“KIRTIE” Cutwork Picture

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By John Brown Walker, Ohio, Probably Third Quarter 19th Century. Paper, gold foil paper and colored paper. 14¾ x 11¾ inches

Surmounted by a banner inscribed “KIRTIE”, the scene symmetrically cut with flowers, leaves, roosters, birds and horses, all flanking a central photograph of a boy and his dog, with gold foil and colored paper inserts.

This elaborate and symmetrical cutout picture is a superlative example of the work of John Brown Walker (1815-1908), an itinerant artist who worked in rural areas of Michigan, Northeastern Ohio, Pennsylvania and Indiana. Brown followed an international and long-standing tradition of paper cutting (ie., the Polish “Wycinaki”, the Chinese “Hua Yang”, the Japanese “Kirigami” and the German and Swiss “Scherenschnitte”.) The art form saw a rise in popularity in the 18th and 19th centuries, when paper and scissors became more readily available. Walker was unusual in that he used a knife; this suggests he may have been trained as a stencil cutter. The intricacy of the piece demonstrates his superior ability and elevates this piece from simply a decorative token to a masterpiece of folk art.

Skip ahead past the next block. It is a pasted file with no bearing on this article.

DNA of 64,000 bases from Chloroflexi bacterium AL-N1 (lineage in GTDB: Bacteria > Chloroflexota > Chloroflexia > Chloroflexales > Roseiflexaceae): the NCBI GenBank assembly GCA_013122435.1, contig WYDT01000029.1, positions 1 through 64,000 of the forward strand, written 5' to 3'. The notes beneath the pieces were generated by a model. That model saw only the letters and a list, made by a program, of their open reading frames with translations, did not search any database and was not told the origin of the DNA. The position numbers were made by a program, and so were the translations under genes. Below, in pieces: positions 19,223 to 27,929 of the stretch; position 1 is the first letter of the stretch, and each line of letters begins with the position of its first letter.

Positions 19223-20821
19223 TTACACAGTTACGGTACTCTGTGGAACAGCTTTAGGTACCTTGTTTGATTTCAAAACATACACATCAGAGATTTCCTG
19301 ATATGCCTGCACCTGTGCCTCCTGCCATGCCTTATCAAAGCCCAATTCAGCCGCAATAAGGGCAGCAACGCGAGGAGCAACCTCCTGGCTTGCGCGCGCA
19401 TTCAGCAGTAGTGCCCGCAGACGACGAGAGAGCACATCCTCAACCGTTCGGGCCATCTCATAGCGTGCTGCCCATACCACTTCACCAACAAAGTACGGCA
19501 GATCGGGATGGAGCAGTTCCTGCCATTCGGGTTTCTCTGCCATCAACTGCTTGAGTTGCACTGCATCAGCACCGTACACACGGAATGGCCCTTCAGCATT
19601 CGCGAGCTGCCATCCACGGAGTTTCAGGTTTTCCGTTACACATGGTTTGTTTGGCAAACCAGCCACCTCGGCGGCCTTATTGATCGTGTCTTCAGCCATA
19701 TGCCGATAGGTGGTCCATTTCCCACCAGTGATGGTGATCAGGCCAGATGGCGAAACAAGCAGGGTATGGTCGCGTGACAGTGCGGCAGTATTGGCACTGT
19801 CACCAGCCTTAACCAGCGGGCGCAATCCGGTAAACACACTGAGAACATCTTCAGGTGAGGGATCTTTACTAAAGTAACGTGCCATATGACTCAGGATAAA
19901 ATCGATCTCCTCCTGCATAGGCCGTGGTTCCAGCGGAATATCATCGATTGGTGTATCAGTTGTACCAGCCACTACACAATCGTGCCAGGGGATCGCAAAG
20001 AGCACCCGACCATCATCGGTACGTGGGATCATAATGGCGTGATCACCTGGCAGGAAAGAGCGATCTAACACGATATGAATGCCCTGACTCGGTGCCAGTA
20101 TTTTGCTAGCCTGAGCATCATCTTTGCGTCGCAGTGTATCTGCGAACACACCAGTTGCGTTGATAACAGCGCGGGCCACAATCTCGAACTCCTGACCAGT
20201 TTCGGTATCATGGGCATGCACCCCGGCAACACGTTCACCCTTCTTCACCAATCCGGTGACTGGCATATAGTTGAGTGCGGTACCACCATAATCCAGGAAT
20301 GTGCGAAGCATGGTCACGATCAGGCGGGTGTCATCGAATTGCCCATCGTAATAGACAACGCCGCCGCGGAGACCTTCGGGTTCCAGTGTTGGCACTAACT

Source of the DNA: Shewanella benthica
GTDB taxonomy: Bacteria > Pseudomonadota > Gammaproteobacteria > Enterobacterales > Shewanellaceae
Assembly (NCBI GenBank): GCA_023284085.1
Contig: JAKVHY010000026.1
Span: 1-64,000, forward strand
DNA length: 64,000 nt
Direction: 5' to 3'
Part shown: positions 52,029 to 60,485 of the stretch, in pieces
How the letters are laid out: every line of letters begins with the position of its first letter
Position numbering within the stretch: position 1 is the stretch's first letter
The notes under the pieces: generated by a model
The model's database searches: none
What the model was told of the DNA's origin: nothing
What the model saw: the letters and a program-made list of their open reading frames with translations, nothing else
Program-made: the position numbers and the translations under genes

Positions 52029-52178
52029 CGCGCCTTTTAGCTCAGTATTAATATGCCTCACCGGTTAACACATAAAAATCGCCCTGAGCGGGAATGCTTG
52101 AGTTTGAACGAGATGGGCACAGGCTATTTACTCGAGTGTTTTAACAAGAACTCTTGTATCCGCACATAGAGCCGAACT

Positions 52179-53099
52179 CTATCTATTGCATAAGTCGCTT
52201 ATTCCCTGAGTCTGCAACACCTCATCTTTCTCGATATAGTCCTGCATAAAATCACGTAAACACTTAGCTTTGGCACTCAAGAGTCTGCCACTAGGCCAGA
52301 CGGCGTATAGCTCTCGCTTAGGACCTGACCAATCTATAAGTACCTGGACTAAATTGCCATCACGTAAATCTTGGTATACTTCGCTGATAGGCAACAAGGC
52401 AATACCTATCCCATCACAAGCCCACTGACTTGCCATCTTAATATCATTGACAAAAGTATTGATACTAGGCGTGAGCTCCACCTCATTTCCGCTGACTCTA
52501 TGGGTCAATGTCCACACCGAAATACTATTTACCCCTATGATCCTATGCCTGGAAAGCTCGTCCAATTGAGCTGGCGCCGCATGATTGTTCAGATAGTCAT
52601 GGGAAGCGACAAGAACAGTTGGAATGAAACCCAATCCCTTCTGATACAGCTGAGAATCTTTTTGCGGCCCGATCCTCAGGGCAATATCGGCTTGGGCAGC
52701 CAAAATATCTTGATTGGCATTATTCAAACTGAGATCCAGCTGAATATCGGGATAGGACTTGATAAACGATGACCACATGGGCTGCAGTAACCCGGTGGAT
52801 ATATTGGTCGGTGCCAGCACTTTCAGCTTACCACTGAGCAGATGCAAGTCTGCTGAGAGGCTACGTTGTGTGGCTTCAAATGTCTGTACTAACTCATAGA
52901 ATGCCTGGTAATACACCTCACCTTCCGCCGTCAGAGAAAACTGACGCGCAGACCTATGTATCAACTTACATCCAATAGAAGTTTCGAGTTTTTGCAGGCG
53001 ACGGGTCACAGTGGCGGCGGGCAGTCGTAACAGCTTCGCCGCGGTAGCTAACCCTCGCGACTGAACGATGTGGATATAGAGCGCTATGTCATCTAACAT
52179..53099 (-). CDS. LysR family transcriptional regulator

For more information on Walker, and other similar examples, see Your Wellwishes, J.B. Walker: A Midwestern Paper Cut-Out Artist, Michigan State University Museum, (Lansing, 1979).

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